ATLANTA A federal appeals court yesterday upheld a suburban Atlanta county's practice of allowing clergy to open meetings with Christian prayers, saying the federal judiciary should not wade into the practice of editing prayer.
The three-judge panel's 2-1 decision rejected a challenge by the American Civil Liberties Union that sought to ban Cobb County officials from starting county commission meetings with invocational prayers from invited clergy.
County officials said clergy from all faiths are allowed to deliver the prayers, but ACLU lawyers contended the invocations are "overtly Christian prayers" that send a message that the religion is sponsored by the county.
The ruling, written by 11th U.S. Circuit Court of Appeals Judge Bill Pryor, concluded that courts should avoid parsing the content of prayers as long as they're not used to advance a particular religion or disparage another faith.
"Whether invocations of 'Lord of Lords' or 'the God of Abraham, Issac, and Mohammed' are 'sectarian' is best left to theologians, not courts of law," read the 42-page opinion in Pelphrey v. Cobb County.
In a dissent, U.S. District Judge Donald Middelbrooks said he, too, was uneasy at the prospect of the judiciary editing prayer. But he said allowing county commissions to sponsor prayer presents a "similar, although less direct, danger."
"When state sponsored prayer is a perfunctory and sterile exercise marking the beginning of a commission agenda, religion becomes the casualty," he wrote.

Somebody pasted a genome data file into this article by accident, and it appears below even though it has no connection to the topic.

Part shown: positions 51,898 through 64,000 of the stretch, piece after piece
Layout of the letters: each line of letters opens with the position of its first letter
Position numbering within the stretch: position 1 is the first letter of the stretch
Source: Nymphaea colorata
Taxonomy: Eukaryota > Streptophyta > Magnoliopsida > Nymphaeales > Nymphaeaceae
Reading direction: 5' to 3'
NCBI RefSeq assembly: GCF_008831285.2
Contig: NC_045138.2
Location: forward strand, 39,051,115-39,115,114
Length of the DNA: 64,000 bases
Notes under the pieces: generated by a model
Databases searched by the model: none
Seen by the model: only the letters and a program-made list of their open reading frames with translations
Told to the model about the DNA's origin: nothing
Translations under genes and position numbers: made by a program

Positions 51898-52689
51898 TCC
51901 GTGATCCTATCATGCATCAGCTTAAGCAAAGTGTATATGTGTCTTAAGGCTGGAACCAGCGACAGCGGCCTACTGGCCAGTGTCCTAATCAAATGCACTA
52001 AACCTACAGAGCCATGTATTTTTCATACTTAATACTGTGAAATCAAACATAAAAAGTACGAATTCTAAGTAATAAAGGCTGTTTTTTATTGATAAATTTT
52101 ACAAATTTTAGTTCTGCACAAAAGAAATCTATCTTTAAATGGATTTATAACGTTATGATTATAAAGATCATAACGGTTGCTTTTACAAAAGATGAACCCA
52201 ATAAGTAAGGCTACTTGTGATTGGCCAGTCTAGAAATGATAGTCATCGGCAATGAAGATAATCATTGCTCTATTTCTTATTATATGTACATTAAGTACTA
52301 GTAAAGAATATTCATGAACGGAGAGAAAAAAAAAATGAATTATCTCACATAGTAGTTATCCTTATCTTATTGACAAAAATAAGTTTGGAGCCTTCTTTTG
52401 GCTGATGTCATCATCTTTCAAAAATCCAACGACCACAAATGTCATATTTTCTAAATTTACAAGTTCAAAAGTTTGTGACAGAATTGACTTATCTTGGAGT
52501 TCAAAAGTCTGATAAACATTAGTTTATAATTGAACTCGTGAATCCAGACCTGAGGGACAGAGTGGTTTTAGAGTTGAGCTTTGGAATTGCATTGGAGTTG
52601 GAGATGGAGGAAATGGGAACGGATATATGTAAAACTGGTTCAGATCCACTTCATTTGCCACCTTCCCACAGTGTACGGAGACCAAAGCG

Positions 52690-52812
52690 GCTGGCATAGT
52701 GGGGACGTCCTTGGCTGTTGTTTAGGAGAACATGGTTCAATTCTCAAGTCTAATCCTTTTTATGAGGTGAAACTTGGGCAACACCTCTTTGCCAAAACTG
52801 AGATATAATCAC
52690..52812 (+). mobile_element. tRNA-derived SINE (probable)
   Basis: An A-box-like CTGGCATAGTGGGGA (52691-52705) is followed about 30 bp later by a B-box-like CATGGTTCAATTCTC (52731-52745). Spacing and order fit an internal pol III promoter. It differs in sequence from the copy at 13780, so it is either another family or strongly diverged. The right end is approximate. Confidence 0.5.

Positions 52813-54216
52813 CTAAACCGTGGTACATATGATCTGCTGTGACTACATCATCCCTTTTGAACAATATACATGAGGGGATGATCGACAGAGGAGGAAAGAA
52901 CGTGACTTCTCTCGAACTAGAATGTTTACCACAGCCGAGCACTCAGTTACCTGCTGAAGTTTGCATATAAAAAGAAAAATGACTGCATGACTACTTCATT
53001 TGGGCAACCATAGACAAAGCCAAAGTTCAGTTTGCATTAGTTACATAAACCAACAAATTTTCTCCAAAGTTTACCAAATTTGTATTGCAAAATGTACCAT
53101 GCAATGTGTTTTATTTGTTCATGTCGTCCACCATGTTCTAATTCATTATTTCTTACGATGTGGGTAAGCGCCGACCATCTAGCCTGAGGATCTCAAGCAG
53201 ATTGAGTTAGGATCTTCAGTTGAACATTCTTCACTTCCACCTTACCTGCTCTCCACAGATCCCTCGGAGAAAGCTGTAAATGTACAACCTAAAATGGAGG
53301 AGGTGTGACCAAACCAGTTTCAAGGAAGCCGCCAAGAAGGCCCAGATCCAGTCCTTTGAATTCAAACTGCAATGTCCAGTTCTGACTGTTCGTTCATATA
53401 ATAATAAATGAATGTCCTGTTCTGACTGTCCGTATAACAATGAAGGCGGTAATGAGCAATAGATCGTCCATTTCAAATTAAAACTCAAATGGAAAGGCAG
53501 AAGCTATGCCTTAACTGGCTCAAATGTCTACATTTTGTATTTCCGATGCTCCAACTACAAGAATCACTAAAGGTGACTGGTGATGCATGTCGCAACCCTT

In his 20-page opinion, he suggested drawing the line at invocations of Congress and state legislatures.
The case is the latest flashpoint in debate over just how thick the line dividing church and state should be.
During oral arguments in August, ACLU attorney Daniel Mach suggested the county could send letters to clergy urging them not to invoke religious messages, just as it already urges them not to disparage other religions.
Cobb County attorney David Walbert warned that tinkering with the requirements could make it a "virtual impossibility" for clergy to come up with something meaningful.
The argument stems from a 2005 lawsuit filed by the ACLU filed on behalf of seven residents.
The group didn't contest the right to pray, but challenged the "sectarian" contents of some of the prayers, noting that 70% of them were Christian in nature. And it criticized the way officials picked clergy, partly by thumbing through phone books.
U.S. District Judge Richard Story ruled in July 2007 that the method used to pick the clergy was flawed, but he did not rule that the prayers should be stopped. Instead, he ordered the county to award $1 each to the seven residents who sued.